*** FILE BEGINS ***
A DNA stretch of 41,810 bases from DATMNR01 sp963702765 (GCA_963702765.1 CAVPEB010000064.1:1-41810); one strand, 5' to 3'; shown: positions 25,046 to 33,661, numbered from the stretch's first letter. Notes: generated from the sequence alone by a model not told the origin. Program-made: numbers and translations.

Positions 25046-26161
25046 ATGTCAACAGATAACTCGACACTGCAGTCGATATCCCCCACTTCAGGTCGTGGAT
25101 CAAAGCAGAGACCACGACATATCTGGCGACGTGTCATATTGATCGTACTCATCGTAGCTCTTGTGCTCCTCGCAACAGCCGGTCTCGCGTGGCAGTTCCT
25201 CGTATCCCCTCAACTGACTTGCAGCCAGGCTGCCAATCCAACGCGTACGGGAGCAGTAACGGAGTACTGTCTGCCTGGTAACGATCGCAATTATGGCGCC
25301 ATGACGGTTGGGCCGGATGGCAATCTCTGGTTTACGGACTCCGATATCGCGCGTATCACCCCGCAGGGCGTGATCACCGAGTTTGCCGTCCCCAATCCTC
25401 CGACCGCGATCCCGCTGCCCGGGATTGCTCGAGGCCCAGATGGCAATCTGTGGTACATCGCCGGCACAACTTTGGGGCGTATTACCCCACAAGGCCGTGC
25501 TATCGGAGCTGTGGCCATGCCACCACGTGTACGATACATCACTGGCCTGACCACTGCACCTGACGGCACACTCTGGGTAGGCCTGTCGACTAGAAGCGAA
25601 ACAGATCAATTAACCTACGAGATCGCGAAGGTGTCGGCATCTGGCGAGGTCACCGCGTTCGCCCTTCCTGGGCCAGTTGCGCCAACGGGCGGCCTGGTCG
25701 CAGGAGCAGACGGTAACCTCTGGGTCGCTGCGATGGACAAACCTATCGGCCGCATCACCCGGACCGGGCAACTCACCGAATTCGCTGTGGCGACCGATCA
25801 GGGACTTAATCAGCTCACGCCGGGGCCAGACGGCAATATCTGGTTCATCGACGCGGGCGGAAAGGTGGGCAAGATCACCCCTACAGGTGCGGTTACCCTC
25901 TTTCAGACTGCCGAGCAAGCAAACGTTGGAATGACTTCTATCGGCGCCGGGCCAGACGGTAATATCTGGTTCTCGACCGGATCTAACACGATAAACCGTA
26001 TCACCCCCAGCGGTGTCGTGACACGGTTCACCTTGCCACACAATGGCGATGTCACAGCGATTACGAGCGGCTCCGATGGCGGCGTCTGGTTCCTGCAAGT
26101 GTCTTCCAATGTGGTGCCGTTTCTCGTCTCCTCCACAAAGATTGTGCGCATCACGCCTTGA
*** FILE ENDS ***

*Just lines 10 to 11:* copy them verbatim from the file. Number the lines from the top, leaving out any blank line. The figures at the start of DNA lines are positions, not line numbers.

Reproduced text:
25701 CAGGAGCAGACGGTAACCTCTGGGTCGCTGCGATGGACAAACCTATCGGCCGCATCACCCGGACCGGGCAACTCACCGAATTCGCTGTGGCGACCGATCA
25801 GGGACTTAATCAGCTCACGCCGGGGCCAGACGGCAATATCTGGTTCATCGACGCGGGCGGAAAGGTGGGCAAGATCACCCCTACAGGTGCGGTTACCCTC